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Ask HN: How do you prepare your presentation or speech?
5 points by selmat 100 days ago | hide | past | web | 4 comments | favorite
How do you prepare your speech or presentation? What is your personal way how to build great content?

It doesn't matter whether it's small class seminar for startups or conference speech. We still need to deliver value.

From my short experience in this domain, there are three key answers how to build good presentation:

> what is your message?

> who cares?

> so what?

I am wondering what is your way.




I'll comment on putting together a slide presentation - have developed a strategy based on advice from a few different mentors.

One of the best pieces of guidance I've ever received wrt presentations is to tell the audience what you're going to say, tell it to them, then remind them what you've said. Seems repetitive, but done right it can be much more effective.

Once you know what you need to say, grab some blank paper (recycled, of course :) and use one sheet per slide to sketch out what each slide should look like.

I've been told to use a blue background, white text, yellow & red for highlights. I can't say that's been scientifically proven, but I have seen some other awful colors being used - this scheme isn't offensive, at the very least. There should rarely be full sentences on a slide... a few bullet points at most.

Your completed presentation shouldn't mean much to someone who reads it over without hearing your speech - if it does, there is probably too much text on the slides. That said, this means you need to practice... a lot. If you can't read off the slides, you'll need to know what you want to say.

Hope this helps!


If possible at all try to tell a story in order to get your audience involved. Admittedly, this can be hard especially with technical topics but even a somewhat lacklustre, unimaginative story ("Imagine you were to build a CRUD app ...") is better than merely walking the audience through a technical manual.

Use pictures and simple diagrams to underline your message.

Another personal principle of mine for creating presentations is this:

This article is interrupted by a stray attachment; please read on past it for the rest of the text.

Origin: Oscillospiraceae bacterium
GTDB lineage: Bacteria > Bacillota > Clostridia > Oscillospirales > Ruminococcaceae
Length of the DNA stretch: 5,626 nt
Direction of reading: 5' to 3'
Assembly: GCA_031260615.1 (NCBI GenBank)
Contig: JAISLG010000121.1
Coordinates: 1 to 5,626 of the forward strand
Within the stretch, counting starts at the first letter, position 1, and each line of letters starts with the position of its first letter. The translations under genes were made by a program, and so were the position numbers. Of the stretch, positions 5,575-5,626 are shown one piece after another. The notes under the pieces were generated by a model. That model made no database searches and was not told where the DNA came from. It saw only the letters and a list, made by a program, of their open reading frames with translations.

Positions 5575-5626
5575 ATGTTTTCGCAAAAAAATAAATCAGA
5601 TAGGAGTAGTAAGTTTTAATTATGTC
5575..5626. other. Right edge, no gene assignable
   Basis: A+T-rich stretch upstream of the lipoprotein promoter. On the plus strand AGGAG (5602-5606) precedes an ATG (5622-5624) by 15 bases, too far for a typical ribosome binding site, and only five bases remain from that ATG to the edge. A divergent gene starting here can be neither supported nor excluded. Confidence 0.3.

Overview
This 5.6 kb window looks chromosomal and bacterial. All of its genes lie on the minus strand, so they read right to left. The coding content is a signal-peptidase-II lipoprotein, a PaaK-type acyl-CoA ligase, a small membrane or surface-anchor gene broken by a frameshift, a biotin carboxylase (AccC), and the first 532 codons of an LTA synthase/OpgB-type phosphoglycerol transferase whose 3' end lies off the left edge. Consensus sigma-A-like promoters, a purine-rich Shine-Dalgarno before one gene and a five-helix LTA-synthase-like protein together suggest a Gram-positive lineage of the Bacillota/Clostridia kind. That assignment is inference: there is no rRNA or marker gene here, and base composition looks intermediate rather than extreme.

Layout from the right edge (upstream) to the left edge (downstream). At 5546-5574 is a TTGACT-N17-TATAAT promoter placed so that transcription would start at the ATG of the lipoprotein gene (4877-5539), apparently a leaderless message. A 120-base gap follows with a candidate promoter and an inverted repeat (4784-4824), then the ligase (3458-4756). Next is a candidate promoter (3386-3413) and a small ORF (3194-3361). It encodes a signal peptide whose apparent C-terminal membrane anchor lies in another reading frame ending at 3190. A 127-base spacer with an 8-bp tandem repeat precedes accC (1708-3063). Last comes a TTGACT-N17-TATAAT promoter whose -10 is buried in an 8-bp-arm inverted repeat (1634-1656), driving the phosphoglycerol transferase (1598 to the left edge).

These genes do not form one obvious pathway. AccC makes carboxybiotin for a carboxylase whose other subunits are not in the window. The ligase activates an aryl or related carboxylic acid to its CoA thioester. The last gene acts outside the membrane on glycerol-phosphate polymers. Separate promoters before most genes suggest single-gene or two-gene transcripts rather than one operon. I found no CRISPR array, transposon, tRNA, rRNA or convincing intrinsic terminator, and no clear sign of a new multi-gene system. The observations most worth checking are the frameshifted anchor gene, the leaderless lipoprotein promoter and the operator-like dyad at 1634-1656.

- Bullet points

- are

- the

- devil's work.

I really don't know why bullet points are the default template in most presentation software. They lend themselves to being misunderstood as notes for the speaker to simply read off. Even for actual lists in presentations bullet points mostly fail to get the message across. Besides, they make your presentation look cluttered.

The most important aspect of preparing a presentation though is practice. Usually I practise a presentation until I almost know its contents by heart. This allows me to improvise and makes me feel comfortable during the talk.


One of the things I recently learned from James Whittaker (http://www.docjamesw.com/) is to try and tell a story. Previously I thought I had done a pretty good job about avoiding the wall-of-text type slides and doing more talking via memory and improvisation. While I felt that was ok, I think the idea of being able to work an actual story around your talk helps a lot with keeping your audience engaged.

I realize it's hard to do that for some types of talks but it's something I have been working on this year.


- do slides + always try to input a video that sums up the subject and wakes people up;

- draw a scheme on a paper;

- attribute to them the most important points I shouldn't forget to talk about (sometimes I put in quotes with smart words lol);

- practice telling your cat/dog or yourself the presentation a few times, remember the transitions, see if you're okay in terms of time;

- don't look at your presentation and don't ever read. just use your important points and simplify the message for it to get heard.




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